Due to the NDA with the client, the case study explains the problems solved by DevriX and our process breaking the business requirements into technical components and software architecture without sharing brand names and URLs.
Our client had a theme shop providing niche-specific WordPress themes. Their last three themes were successful and gained popularity, but customers complained that they couldn’t switch between themes. This locked people with a specific design prohibiting them from reusing essential functionality from other themes owned by the company.
Our Business Process
Our team leader was in charge of outlining the business requirements together with the business owner and breaking them into specific components as a part of a framework.
We have built several theme framework before for different vendors and had a process in mind that was tested, and proven with time – as new themes are being created, and updated over time.
A spreadsheet was used to establish the common components used by all themes, and a mindmap defined the requirements for the main components of the framework and their specific features. After the project proposal was accepted, we translated all of the feature requests from the mindmap and our proposal to Asana and delegated the requirements to the engineers.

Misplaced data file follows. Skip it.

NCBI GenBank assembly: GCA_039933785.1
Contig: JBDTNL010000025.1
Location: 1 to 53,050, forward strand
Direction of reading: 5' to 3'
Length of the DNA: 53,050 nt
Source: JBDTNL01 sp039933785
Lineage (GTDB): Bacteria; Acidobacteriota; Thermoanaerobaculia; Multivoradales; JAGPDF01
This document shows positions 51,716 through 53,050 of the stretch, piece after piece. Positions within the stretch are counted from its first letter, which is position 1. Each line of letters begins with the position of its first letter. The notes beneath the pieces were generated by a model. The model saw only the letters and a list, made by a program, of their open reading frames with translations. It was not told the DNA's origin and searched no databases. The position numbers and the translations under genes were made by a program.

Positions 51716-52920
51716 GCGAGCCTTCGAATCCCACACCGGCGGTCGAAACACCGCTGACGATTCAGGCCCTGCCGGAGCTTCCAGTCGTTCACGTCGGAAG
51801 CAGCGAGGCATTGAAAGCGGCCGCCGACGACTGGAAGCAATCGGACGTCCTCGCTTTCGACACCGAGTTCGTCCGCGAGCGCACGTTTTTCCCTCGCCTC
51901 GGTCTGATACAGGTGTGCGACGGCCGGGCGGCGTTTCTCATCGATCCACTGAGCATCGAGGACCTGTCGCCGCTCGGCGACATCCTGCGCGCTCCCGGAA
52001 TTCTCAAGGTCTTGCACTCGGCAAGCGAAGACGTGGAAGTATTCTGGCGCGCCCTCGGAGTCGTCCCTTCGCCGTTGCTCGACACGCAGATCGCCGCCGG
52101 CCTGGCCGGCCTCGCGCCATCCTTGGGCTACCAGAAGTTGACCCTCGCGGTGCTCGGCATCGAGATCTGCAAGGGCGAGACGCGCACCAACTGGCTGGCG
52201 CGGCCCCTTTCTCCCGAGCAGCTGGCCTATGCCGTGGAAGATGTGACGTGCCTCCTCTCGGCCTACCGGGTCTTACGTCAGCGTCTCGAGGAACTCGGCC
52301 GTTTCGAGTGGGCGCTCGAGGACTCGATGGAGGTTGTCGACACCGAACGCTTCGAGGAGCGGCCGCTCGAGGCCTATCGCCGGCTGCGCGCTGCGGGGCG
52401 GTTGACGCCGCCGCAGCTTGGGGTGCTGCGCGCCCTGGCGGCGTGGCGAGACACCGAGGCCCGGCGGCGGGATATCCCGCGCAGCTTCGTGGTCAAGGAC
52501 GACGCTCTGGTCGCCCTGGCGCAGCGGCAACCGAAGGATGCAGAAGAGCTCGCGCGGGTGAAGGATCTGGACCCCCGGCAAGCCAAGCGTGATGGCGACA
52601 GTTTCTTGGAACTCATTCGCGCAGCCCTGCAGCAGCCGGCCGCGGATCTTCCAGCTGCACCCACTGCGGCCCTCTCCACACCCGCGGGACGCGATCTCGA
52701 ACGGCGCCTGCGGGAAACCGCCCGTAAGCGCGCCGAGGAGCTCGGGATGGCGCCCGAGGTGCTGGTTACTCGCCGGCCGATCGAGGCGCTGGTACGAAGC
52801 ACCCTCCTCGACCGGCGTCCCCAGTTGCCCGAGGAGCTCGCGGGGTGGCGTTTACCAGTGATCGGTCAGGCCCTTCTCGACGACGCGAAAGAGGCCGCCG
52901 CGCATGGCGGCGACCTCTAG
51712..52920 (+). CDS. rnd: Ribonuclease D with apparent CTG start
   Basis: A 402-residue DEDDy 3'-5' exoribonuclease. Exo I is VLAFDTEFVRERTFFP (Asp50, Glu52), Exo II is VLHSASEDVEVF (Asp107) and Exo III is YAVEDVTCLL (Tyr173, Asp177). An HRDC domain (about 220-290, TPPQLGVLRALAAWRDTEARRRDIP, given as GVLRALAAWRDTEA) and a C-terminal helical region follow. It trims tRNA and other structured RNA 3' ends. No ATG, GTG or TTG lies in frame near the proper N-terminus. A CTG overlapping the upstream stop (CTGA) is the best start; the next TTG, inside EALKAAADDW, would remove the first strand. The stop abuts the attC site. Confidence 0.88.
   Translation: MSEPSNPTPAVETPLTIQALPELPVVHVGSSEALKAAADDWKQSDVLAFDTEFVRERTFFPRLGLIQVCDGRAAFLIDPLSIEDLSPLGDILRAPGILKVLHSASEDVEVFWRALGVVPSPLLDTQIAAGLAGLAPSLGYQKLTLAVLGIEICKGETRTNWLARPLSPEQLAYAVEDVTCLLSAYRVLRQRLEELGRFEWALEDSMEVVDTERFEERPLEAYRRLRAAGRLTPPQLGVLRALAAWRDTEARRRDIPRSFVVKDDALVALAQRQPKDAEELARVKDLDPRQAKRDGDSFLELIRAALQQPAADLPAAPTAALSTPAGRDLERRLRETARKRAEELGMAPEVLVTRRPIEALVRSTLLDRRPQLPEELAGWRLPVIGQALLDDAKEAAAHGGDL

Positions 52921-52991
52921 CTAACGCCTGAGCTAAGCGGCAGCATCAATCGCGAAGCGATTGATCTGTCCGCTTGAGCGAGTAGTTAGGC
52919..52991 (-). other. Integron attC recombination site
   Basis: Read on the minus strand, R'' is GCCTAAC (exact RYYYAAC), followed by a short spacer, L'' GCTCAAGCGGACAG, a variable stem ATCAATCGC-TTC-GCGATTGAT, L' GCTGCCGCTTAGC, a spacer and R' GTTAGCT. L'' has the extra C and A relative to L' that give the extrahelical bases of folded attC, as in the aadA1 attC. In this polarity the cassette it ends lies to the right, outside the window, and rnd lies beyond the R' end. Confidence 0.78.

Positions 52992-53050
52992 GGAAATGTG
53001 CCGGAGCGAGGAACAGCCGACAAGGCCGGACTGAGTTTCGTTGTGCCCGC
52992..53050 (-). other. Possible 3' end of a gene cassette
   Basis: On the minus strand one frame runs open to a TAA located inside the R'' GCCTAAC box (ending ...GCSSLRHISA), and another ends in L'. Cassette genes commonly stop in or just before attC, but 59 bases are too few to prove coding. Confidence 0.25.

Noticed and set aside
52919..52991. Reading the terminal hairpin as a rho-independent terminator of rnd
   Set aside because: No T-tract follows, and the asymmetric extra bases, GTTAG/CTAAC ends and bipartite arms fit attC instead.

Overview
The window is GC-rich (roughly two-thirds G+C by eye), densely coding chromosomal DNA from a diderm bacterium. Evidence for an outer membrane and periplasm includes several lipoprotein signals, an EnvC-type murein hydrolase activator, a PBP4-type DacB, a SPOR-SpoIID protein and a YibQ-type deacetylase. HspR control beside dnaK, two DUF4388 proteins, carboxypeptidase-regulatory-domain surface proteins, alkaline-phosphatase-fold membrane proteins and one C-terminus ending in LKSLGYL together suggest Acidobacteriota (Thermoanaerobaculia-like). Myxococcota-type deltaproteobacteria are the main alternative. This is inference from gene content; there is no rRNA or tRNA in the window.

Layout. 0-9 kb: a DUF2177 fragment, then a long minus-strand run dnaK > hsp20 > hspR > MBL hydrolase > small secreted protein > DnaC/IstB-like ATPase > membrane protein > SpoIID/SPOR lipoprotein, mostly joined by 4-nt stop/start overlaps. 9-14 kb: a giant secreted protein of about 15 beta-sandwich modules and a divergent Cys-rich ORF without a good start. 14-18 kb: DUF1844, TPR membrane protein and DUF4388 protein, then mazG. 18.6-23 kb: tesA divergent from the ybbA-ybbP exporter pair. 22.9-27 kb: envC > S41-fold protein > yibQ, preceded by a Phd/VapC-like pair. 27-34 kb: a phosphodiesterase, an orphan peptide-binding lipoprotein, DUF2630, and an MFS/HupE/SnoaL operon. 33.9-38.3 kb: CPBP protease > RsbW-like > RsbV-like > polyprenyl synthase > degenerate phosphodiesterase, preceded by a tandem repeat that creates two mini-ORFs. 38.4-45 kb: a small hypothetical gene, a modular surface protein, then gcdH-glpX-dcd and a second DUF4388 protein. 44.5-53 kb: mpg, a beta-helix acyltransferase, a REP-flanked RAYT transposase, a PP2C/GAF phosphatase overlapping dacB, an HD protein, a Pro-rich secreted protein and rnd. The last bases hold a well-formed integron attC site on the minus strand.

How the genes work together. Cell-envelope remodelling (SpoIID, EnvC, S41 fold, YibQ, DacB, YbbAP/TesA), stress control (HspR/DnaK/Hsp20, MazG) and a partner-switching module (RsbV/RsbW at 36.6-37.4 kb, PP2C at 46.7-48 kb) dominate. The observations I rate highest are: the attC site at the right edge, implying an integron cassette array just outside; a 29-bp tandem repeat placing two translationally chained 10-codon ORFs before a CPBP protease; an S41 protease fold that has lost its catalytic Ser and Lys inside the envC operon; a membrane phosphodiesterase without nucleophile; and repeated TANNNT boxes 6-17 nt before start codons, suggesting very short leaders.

Our first proposal was building a plugin that is to be shipped together with the theme. After reviewing a large number of support requests and discussing a possible change with some customers, it turned out that the technical understanding of most customers is limited and they often struggle with basic changes, which resulted in a standard framework environment as a library within the theme.
The framework was entirely OOP-based and was packed within a single folder within the theme body. A JSON configuration file was included that allowed enabling and disabling features per theme if needed over time – in case we enhance the framework with features that aren’t supported in old themes or a new lightweight theme that doesn’t support an existing feature.
None of the additional components was loaded unless it was specifically enabled from the main configuration file.
Abstracted were form and component builders which were reused in widget forms, theme options and provided a model layer for easily fetching data within custom templates. Adding new custom components was also fairly easy which allowed for further development opportunities.
All themes provided the look and feel for the components enabled by the framework, and inherited the implemented functionality.
The admin look and feel was comprised of several main sections:
- Theme Options
The homepage was fully widgetized, so we built several main custom widgets providing business-specific functionality for the target audience of our customer. Customers had creative requirements for their landing page so we built highly configurable widgets pulling specific post type entries in a certain order, and dragging and removing widgets across the homepage made it pretty easy for everyone to change the look and feel of the site without technical background.